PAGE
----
Crim Final CJA2225-01
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This 5 page Study Guide was uploaded by Peter Wright on Friday December 4, 2015. The Study Guide belongs to CJA2225-01 at Mansfield University of Pennsylvania taught by Dr. Joshua Battin in Summer 2015. Since its upload, it has received 37 views. For similar materials see Introduction to Criminology in Criminal Justice at Mansfield University of Pennsylvania.
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Date Created: 12/04/15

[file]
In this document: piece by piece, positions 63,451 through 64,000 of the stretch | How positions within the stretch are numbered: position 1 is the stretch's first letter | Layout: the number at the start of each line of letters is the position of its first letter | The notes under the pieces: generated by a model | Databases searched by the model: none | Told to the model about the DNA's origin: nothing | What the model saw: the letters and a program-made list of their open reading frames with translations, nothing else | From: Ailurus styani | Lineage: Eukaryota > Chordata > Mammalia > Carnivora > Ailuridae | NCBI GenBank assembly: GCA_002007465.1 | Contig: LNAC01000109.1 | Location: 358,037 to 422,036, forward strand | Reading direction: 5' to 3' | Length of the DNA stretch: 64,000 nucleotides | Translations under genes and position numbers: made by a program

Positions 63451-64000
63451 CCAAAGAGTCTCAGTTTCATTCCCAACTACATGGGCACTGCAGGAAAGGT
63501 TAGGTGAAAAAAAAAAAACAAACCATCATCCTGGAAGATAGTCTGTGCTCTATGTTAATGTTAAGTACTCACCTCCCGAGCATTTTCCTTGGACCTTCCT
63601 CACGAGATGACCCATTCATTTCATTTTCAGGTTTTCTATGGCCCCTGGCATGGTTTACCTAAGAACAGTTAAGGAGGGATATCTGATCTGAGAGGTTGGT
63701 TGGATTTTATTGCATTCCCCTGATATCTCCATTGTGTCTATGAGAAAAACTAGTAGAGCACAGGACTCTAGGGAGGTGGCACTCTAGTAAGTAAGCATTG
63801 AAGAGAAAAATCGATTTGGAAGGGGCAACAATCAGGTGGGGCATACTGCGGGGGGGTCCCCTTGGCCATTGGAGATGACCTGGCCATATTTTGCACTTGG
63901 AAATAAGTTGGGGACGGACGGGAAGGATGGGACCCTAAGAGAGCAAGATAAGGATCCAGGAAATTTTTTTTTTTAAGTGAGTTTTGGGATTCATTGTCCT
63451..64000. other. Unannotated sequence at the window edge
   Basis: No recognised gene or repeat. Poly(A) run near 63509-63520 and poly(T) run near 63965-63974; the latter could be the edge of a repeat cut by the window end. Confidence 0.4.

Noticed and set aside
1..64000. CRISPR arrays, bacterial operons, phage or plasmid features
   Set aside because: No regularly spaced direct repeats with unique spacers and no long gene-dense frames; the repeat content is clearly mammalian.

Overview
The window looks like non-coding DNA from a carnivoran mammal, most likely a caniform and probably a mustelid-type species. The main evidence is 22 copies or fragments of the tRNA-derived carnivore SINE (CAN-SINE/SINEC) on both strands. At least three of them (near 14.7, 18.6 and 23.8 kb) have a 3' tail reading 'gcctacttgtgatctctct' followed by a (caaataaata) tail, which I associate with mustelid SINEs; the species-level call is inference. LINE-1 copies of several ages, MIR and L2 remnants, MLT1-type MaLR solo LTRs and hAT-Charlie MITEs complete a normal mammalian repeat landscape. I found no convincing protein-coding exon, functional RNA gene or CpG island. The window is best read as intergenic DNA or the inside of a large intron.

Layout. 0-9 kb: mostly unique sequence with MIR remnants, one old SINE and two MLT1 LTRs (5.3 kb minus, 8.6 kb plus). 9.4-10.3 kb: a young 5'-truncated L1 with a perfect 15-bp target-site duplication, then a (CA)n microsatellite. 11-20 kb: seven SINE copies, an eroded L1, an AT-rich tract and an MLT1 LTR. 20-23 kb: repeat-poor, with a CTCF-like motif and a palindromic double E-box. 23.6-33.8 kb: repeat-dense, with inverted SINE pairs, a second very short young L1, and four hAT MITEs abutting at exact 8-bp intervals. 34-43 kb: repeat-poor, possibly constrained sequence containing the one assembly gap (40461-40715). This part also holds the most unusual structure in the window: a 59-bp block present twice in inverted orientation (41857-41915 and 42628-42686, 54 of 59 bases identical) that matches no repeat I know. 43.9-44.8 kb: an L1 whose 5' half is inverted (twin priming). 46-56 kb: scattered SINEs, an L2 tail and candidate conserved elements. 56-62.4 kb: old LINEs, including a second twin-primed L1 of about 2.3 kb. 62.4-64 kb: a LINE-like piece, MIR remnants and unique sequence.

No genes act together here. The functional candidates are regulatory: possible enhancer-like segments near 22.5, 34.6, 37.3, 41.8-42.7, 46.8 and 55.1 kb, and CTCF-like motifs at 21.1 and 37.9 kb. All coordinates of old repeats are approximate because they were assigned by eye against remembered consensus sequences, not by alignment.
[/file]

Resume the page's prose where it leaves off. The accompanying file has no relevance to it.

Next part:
Becker 1963 and 1973 Wrote the book Outsiders Society creates norms Going outside of the parameters TOO WIDLY will lead to labels and an impact “Acceptance is the most important concept here. Because if you never accept it, it will never stick” Policy linked to labeling theory Promote conventional lines of behavior Focus on family and school to reinforce bonds Reconfigure offender’s self image Diversion and restitution programs We, over all, try to get juveniles through the system without giving them labels (hence terminology differences. Ex, adjudicated vs incarceration etc) “Becker 1963 (wrote the book Outsiders) but in 1973 (he addressed its criticism)” “Labeling theory is actually a PERSPECTIVE, not a complete theory because it relies on primary deviance for it to even occur. (also relies on other prior to factors/criminological explanations)” “Labeling was drawn out of Outsiders, even though the book was about subcultures” Social reaction/labeling theory Theorizes that people become criminals when labeled as such, and when they accept it Explains the role in society has in creating deviance Behaviors considered criminal are subjective Those in power define crime (just think about the 1960s) Both people and acts are labeled Subjective interpretation of a behavior could have positive or negative outcomes Social Disorganization (social institutions impact behavior. Chicago was perfect for this study, because it had the 5 concentric zones, transition, and cultural turn over. This is NEVER a micro theory. ONLY a Macro theory). Parks and Burgess 1925 studied the above theory but did not apply it to crime. They were not criminologists. Shaw and Mckay (students of the above) applied it to delinquency (not crime) but did not measure and connect it to informal social control Kornhauser wanted to put away the theory of social disorganization, and challenged Shaw and Mckay’s lack of measurement. She claimed it all had to do with lack of social ties and subcultures. This started the revitalization period. Revitalization period was a great big discussion as to how to measure the element of social disorganization. This led to Sampson and Groves theory of Collective Efficacy (the willingness to intercede, lumping all negative factors into the term Concentrated Disadvantage, and simplified things). In 1989 they made a complete measurement model. Theory of collective efficacy Sampson, Ravdenbush, Earls 1997 Attempted to improve the social disorganization theory First half of the complete model = Concentrated Disadvantage (all but residential mobility, which was a separate category). As this goes up, so does crime, positive relationship. Collective efficacy = The second half of the complete model. As it goes up, crime goes down, negative relationship. Informal social control = willing to intercede “This theory operates in the same way as social disorganization and it is an improvement” “Why was this considered an improvement? Because we refined our definitions and linked elements of the model together in a more effective and easier to understand way.” “Actual participation willing to support provided little support/help to the situation. (Just being willing wasn’t good enough and either was actual support). Willingness was a step in the right direction but it takes far more than that to be effective in stopping Classical School – Created by Cesare Beccaria, who said that punishment for a crime ought to be swift, certain, and severe. It was concentrated on deterrence. (Specific deterrence is when an individual learns from their mistake due to the proportionally severe punishment they endured. General deterrence is when others learn from someone else’s mistake upon hearing about how they were punished) Positivist Era – Created by Cesare Lombroso, known as the father of criminology because he incorporated science into his biological theories regarding crime, and the study of crime as a whole. Disciplines of Criminology – Sociology, psychology, biology, political science, etc are all disciplines that are now used in modern criminology. 5 techniques of neutralization 1. Denial of responsibility (“They made me do it” “I had no choice”) 2. Denial of injury (“What’s one DVD to Wal-Mart?” “They have insurance, they can afford it”) 3. Denial of victim (“They had it coming” “They were asking for it”) 4. Condemnation of the condemners (“Everybody does this” “Why pick on me”) 5. Appeal to higher loyalties (“I had to protect my buddies” “God called me to do this”) Reporting systems UCR – Uniform crime report, created in 1927 by IACP. It is when police departments submit data on completed crimes to the FBI voluntarily NIBRS – National Incident Based Reporting System, 1920s, it is an off shoot/addition to the UCR that reports on all crimes (completed or not). It also ignores the hierarchy rule, recognizes male rape victims, and addresses crimes committed in both Part 1 and Part 2 offence categories NCVS – National Crime Victimization Survey, 1970s, administered by the Census Bureau and published by the BJS. Interviews thousands of homes so that people can report on crimes they have been victims of that may have not been reported to the police Contemporary Rational Choice theory – The weighing of risk vs reward. It derives from the Beccara’s Deterrence Theory. Differential association/Social Process – Social Process is the view that criminality is a function of people’s interactions with organizations, institutions, people, etc. And that everyone one has the potential of being criminal. Differential association (by Sutherland) ties into this because it is a learning theory, and touches on how an individual can learn criminality by interaction with others. Differential reinforcement – is when you mentally reinforce certain actions (and the way you view certain actions) in either a positive or negative way. Bio Social – Explores biological factors in the environmental setting to help explain criminal and anti social behavior. Conflict theory – Merton (1938) Individual adaptation is a result caused by strain (it can come in various forms) Universal focus on economic success and overall limited availability to achieve it causes strain This is a micro level theory that explains individual behavior Social adaptation varieties 1. Conformist (Agreeing to the means and goals and perusing both) 2. Innovator (Accepting the goals but finds/creates new means) 3. Ritualistic (Rejects the goals but still buys into and follows the means) 4. Retreatist (Rejects both the goals and the means of society) 5. Rebellion (Rejects both the goals and the means, and instead creates their own) “Innovator and rebellion are most likely to cause crime (but not always)” Conflict theory – Those in low socioeconomic statuses are more likely to commit crime because those in high socioeconomic statuses are causing an imbalance of their means and goals. This is all about social class. Social control theory Why people do NOT commit crime Assumes that deviant behavior is attractive because it is fun/rewarding/most efficient way to archive goals It doesn’t matter why people commit crime the action, only that it is attractive to them Social constructs/bonds stop people from committing crime Social Bonds Family, friends, organizations (the elements of informal social control) Without these nothing is holding you back from criminal actions You don’t want to disappoint loved ones, jeopardize your future, you have faith in rules and the law, and you have self control. General theory of crime = impulse control Self control – A strong moral sense that renders people incapable of hurting others/violating social norms (AKA - you believe it) Commitment to conformity – Develops w/ a strong commitment to conventional institutions and processes (AKA - you don’t always believe in it, but you do it anyway) Travis Hirschi 1969 Delinquent acts occur when an individual bond to society is either weakened or broken (there are of course exceptions) A person can break the bond themselves Contemporary social control - Links onset of criminality to the weakening of the ties that bind people to society The 4 social bonds 1. Attachment (family, friends, organizations) 2. Commitment (future, career, personal goals) 3. Involvement (Religious and social groups, activities in school and organizations) 4. Belief (Morality, honesty, responsibility, fairness, patriotism) A lack or a breakdown in any of these bonds and criminality is likely to occur. Once one starts to weaken the others follow Testing social control - Simply put, it can be easily measured (Just ask questions like – how close are you to family/friends? How involved are you? Do you care about your future? Etc) Routine activities theory – Theorized that crime was most likely to occur certain conditions were present (a lack of a suitable guardian, a motivated offender, and a suitable target). If any of these conditions are not present it is likely the crime will NOT occur Strain/Anomie – By Durkheim. It is a state of normlessness (anomie), where a person, or population feels stuck. This causes strain and often leads to crime (class unable to make ends meet as far as means and goals is concerned). Career criminal – An individual who is a chronic/habitual offender. A person who commits more than one crime in the span of several years (subjective). Usually make up 5% of a population, but commit 50% of crime within that area. Criminal career – The illegal life style of a criminal. Onset to dissidence defines the term criminal career Drifting – When an individual goes between acting like a law abiding citizens to committing crimes Validity (accuracy), and Reliability (you get the same result every time). You can NOT have one without the other.